These limits do not sit well with Mitek Systems Inc., which is the main purveyor of remote deposit capture and aims to expand adoption of RDC.
So Mitek is doing something about it. In an effort to remove “governors” from RDC, the tech company will begin identifying and sharing related data on duplicate deposits in real time, Bank Innovation has learned.
During a visit with Bank Innovation yesterday, James B. DeBello, president and chief executive of Mitek Systems, told us that the company is setting up the Mobile Deposit Alliance, a venture that will allow participant banks to share deposit data. DeBello described it as a “give get ” initiative, in which “subscribers” will “give” and “get” alerts via secured interface of checks that might be deposited multiple times.
DeBello said no personal check data will be shared through the service, just bank and check-specific data.
Multiple deposits is the great risk in RDC. Currently, there is no way for one bank to know whether the same check is being deposited via RDC with other financial institutions. This risk factor has led many banks’ risk managers to set RDC deposit limits — limits that DeBello called “artificial.”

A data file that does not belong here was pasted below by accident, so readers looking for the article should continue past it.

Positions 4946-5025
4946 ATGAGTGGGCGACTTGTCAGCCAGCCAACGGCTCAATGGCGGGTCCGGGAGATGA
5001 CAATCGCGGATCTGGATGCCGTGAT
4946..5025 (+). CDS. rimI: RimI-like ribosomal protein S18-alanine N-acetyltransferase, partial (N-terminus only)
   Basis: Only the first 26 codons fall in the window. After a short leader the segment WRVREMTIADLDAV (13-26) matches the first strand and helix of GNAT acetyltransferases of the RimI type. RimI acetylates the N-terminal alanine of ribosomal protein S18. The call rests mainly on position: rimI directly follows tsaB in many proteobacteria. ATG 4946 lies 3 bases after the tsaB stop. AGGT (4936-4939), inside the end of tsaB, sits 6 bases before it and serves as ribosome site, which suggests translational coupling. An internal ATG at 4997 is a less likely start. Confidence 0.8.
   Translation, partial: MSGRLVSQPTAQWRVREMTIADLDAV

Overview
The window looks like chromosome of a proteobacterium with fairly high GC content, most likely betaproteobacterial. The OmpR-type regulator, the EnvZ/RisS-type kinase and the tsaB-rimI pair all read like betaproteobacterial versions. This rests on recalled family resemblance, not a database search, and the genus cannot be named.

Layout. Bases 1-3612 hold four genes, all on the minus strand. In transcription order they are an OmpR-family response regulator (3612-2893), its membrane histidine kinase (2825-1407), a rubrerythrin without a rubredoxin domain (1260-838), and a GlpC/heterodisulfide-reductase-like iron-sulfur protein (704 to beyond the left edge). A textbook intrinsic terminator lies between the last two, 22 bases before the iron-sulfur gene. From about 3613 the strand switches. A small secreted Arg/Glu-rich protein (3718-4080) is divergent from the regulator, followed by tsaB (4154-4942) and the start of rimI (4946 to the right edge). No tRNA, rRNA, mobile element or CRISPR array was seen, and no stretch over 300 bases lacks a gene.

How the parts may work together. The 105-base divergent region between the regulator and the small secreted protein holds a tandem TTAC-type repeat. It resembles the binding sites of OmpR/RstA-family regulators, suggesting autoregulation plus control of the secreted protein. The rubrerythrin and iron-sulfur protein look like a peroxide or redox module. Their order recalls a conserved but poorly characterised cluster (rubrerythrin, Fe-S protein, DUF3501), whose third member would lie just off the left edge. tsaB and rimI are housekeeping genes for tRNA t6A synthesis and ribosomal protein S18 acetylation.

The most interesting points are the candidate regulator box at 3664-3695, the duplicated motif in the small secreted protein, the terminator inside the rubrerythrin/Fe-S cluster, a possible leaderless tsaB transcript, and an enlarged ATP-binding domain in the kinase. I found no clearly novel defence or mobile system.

“Risk managers don’t like uncertainty,” said DeBello, who added, “I want to emphasize that we have not seen any fraud” in RDC to date.
DeBello offered no hard time table for the launch of the Mobile Deposit Alliance service, but he said that “participants have gone through beta — it works.” He did not share an estimate for the number of banks Mitek forecasts will participate.
DeBello does not see the Mobile Deposit Alliance service as being a great contributor to Mitek earnings, at least not initially. Rather, he sees the service as more of a benefit to the 564 banks under contract for RDC.
About 200 of those banks are active RDC users, according to the company.
DeBello has great expectations for the Mobile Deposit Alliance, because the deposit ceilings “correlate to traffic,” and if there is anything Mitek wants, it is more RDC traffic.